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East Canaan in Litchfield County, Connecticut — The American Northeast (New England)
 

Casting Arch & Furnace Hearth

Beckley Furnace Industrial Monument

 
 
Casting Arch & Furnace Hearth Marker image. Click for full size.
By Michael Herrick, April 15, 2011
1. Casting Arch & Furnace Hearth Marker
Inscription.
Casting Arch & Furnace Hearth
Casting Arch
This arch was used to gain access to the hearth area of the furnace. It is the largest of the four arches in the furnace structure. It is from this opening that molten iron flowed into sand molds to form the iron "pigs" that were the final product of this furnace.
Waste material, called slag, was also removed from the furnace via this arch.
When the furnace was in operation the area in front of this arch was enclosed in a large building called the casting shed. The low stone walls around the furnace stack are the remains of the foundations of the casting shed walls. We know from old photographs that the casting shed had two large doors: one in the front where the iron was removed and one on the side toward the Blackberry River where the slag was removed.
Furnace Hearth
This area of the furnace is where the molten iron was removed from the furnace. The restored hearth is shown cut away so that you can see the details of its construction. The small cylindrical chamber at the bottom of the furnace stack, called the crucible, is where the molten iron collected. Floating on top of this pool of iron was a layer of unwanted glasslike material called slag. The slag was drawn off and discarded in huge piles still to be seen across the river
Detail Photo on the Marker image. Click for full size.
By Michael Herrick, April 15, 2011
2. Detail Photo on the Marker
[ caption ]
This picture shows the casting shed structure which covered the area in front of the casting arch.
This building had a sand floor which was used to make molds for the molten iron. In the picture you can see large piles of ingots (pigs) stacked in front of the door awaiting shipment.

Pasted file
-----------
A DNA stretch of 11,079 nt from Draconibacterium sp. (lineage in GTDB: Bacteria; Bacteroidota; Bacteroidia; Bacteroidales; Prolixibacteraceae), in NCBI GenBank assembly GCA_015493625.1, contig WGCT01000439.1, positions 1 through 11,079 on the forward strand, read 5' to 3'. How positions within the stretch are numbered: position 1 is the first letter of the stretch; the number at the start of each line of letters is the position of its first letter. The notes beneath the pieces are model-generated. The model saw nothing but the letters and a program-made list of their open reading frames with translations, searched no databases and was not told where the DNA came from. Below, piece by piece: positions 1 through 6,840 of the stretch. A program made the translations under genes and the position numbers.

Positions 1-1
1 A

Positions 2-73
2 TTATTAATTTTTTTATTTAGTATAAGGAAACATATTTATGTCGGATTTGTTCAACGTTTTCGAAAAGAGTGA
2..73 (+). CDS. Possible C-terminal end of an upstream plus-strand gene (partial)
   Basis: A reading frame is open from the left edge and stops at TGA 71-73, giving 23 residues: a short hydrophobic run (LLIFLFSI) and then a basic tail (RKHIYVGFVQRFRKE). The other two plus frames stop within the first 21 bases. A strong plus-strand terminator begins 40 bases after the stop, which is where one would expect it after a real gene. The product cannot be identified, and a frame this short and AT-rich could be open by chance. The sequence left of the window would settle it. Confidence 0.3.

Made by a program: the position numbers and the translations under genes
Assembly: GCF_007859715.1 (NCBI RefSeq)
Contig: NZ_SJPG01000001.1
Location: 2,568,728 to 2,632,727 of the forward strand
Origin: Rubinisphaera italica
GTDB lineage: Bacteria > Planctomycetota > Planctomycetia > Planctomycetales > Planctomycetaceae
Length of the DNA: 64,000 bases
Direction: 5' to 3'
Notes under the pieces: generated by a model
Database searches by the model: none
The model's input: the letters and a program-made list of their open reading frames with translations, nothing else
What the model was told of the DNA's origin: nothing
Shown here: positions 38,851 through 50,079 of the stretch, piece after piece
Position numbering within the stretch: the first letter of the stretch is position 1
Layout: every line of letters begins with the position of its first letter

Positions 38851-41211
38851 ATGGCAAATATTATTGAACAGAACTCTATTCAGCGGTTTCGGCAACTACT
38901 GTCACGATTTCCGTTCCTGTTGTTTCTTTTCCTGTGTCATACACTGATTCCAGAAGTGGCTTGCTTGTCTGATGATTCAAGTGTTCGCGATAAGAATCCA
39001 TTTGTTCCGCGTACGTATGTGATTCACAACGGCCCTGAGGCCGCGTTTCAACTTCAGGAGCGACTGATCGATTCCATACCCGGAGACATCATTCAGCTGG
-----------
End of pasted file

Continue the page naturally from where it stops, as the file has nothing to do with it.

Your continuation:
from the furnace. Openings in the crucible were plugged with clay to hold the molten liquids in place until the furnace was tapped. The first plug was removed to drain the slag and then the second plug to release the iron. The stream of molten iron was directed to molds made in the sand floor of the casting shed where it hardened into ingots called pigs.
This furnace had a water jacket around the hearth to lengthen the life of the refractory bricks and keep the furnace in service for longer periods of time.
 
Erected 2002 by Friends of Beckley Furnace, Inc.
 
Location. 42° 0.663′ N, 73° 17.557′ W. Marker is in East Canaan, Connecticut, in Litchfield County. Marker can be reached from the intersection of Lower Road and Furnace Hill Road, on the left when traveling west. Click for map. Located at Beckley Furnace Industrial Monument. Marker is in this post office area: East Canaan CT 06024, United States of America.
 
Other nearby markers. At least 8 other markers are within 2 miles of this marker, measured as the crow flies. What Is This Place? (here, next to this marker); Salamander (a few steps from this marker); Birth of an Industry (a few steps from this marker); Tuyere Arch (a few steps from this marker);
Detail Photo on the Marker image. Click for full size.
By Michael Herrick, April 15, 2011
3. Detail Photo on the Marker
[ caption ]
A view of the sand-cast "pig" beds. Workers helped to direct the stream of molten iron into the molds made in the sand floor of the casting shed where it hardened into ingots called pigs.
Samuel Forbes (approx. 0.4 miles away); East Canaan Veterans Monument (approx. half a mile away); North Canaan (approx. 2 miles away); Joseph Deferari (approx. 2 miles away). Click for a list of all markers in East Canaan.
 
Also see . . .  Friends of Beckley Furnace. (Submitted on April 25, 2011, by Michael Herrick of Southbury, Connecticut.)
 
Categories. Industry & Commerce
 
Casting Arch & Furnace Hearth image. Click for full size.
By Michael Herrick, April 15, 2011
4. Casting Arch & Furnace Hearth
The marker is in front of the casting arch and furnace hearth. The crucible which held the molten iron is at the center of the furnace. It is cut away to show the details of its construction
 
 
Credits. This page originally submitted on , by Michael Herrick of Southbury, Connecticut. This page has been viewed 352 times since then and 5 times this year. Photos:   1, 2, 3, 4. submitted on , by Michael Herrick of Southbury, Connecticut. This page was last revised on June 16, 2016.
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